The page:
Your SlideShare is downloading. ×
  • Like
Millets For Food And Nutritional Security
Upcoming SlideShare
Loading in...5

Thanks for flagging this SlideShare!

Oops! An error has occurred.


Now you can save presentations on your phone or tablet

Available for both IPhone and Android

Text the download link to your phone

Standard text messaging rates apply

Millets For Food And Nutritional Security


Presentation by Dr. Alpana Das, ICAR, Meghalaya

Presentation by Dr. Alpana Das, ICAR, Meghalaya

  • Full Name Full Name Comment goes here.
    Are you sure you want to
    Your message goes here
    Be the first to comment
    Be the first to like this
No Downloads


Total Views
On SlideShare
From Embeds
Number of Embeds



Embeds 0

No embeds

Report content

Flagged as inappropriate Flag as inappropriate
Flag as inappropriate

Select your reason for flagging this presentation as inappropriate.

    No notes for slide


  • 1. Millets for food and nutritional security Dr Alpana Das Sr. scientist (Biotechnology) Division of Plant Breeding ICAR Research Complex for NEH Region Umiam – 793103 Meghalaya
  • 2. Small millets have been traditionally the indispensable component of dryland farming system. Six small millets : finger millet (Eleusine coracana), foxtail millet (Setaria italica), kodo-millet (Paspalum scrobiculatum), proso millet (Panicum millaceum) barnyard millet (Echinochloa frumentacea) little millet (Panicum sumatrnse) Finger millet and foxtail millet are grown in the north eastern region.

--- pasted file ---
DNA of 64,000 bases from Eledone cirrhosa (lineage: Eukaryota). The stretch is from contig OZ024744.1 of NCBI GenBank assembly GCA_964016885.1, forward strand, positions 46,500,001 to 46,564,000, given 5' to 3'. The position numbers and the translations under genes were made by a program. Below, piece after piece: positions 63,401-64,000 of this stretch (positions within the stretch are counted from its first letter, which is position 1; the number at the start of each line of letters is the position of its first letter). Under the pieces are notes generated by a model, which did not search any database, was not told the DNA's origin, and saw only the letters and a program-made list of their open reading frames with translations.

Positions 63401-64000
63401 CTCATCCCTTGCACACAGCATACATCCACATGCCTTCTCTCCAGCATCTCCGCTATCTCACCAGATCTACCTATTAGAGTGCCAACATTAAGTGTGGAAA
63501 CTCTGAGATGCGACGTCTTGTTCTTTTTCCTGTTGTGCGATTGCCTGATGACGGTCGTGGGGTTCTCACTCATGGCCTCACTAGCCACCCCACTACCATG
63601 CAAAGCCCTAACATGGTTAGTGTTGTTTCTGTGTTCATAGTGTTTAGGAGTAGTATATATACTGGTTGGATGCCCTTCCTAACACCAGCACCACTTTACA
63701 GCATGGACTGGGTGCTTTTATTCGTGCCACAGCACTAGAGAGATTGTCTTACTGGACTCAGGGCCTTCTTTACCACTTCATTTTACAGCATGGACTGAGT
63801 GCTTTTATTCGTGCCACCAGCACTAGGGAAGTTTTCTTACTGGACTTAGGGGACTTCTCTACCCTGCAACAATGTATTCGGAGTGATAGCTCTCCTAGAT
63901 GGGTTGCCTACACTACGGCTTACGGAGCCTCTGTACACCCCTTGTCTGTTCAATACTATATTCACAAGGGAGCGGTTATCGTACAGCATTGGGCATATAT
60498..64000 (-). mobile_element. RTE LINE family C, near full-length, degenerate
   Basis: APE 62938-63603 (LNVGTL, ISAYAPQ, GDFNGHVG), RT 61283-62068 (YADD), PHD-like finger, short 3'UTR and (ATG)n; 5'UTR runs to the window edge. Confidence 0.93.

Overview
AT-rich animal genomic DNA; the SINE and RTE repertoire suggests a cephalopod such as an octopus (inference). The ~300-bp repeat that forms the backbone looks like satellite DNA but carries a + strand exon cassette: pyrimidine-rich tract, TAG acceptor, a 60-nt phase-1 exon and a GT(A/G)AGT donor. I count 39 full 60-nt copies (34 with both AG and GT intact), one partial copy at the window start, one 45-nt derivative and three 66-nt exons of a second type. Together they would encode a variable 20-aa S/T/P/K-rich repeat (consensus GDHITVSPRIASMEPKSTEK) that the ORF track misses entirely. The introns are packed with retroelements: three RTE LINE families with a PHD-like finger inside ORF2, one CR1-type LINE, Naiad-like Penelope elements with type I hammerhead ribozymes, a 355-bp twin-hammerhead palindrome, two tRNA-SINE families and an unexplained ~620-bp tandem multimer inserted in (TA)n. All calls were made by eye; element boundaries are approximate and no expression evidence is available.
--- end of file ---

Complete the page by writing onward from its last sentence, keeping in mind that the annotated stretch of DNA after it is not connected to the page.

• 3. Finger Millet Finger millet (ragi) is the most important of the small millets in India. It is a short duration crop usually grown under rainfed condition Area under finger millet cultivation in the north eastern region was 43,800 ha (2004) with production and productivity of 32, 300 t and 737 kg/ha respectively
  • 4. Finger millet is nutritionally superior to rice and wheat and it provides a cheap source of proteins, minerals and vitamins to the rural tribal population. Finger millet malt has shown many uses in health food formulations besides infant food. It is also grinded into flour which is used for making chapatis. According to an estimate hill farmers consume 80% millets, 10% other food grains, 7% vegetables and pulses.
  • 5. Varietal Improvement Twenty three (23) varietal trials were conducted in 23 locations with nine varieties. Muskey 5 (local variety) exhibited the mean highest yield over all the locations. The maximum yield of Muskey 5 in Meghalaya was 19.44q/ha and in Sikkim it yielded 18.46q/ha.
  • 6. Proximate composition of finger millet, rice and wheat (per 100 g) Composition Finger millet Rice (milled) Wheat Protein (g) 7.3 6.8 11.8 Fat (g) 1.3 0.5 1.5 Minerals (g) 2.7 0.6 1.5 Fibre (g) 3.6 0.2 1.2 Carbohydrate (g) 72.0 78.2 71.2 Calcium (mg) 344.0 45.0 41.0 Phosphorus (mg) 283.0 160.0 306.0 Thiamine (mg) 420.0 - - Edible matters 100.0 100.0 100.0
  • 7. Foxtail Millet Foxtail millet is grown in different parts of India, China, Japan, South and east Europe and North America. Foxtail millet is the food of the tribal people in most of the regions because of its high nutritive value. From the six varietal verification trials conducted in Meghalaya and Nagaland with 6 entries (SR11, SR16, PRK 1, SIA 325, PS 4 and KDR), PRK 1 yielded the best with 917kg/ha.
  • 8. Nutritive value of foxtail millet (per 100 g) Composition Foxtail millet Rice (milled) Wheat Protein (g) 12.3 6.8 11.8 Fat (g) 4.3 0.5 1.5 Minerals (g) 3.3 0.6 1.5 Fibre (g) 8.0 0.2 1.2 Carbohydrate (g) 60.9 78.2 71.2 Calcium (mg) 31.0 45.0 41.0 Phosphorus (mg) 290.0 160.0 306.0 Thiamine (mg) 590.0 - - Edible matters 79.0 100.0 100.0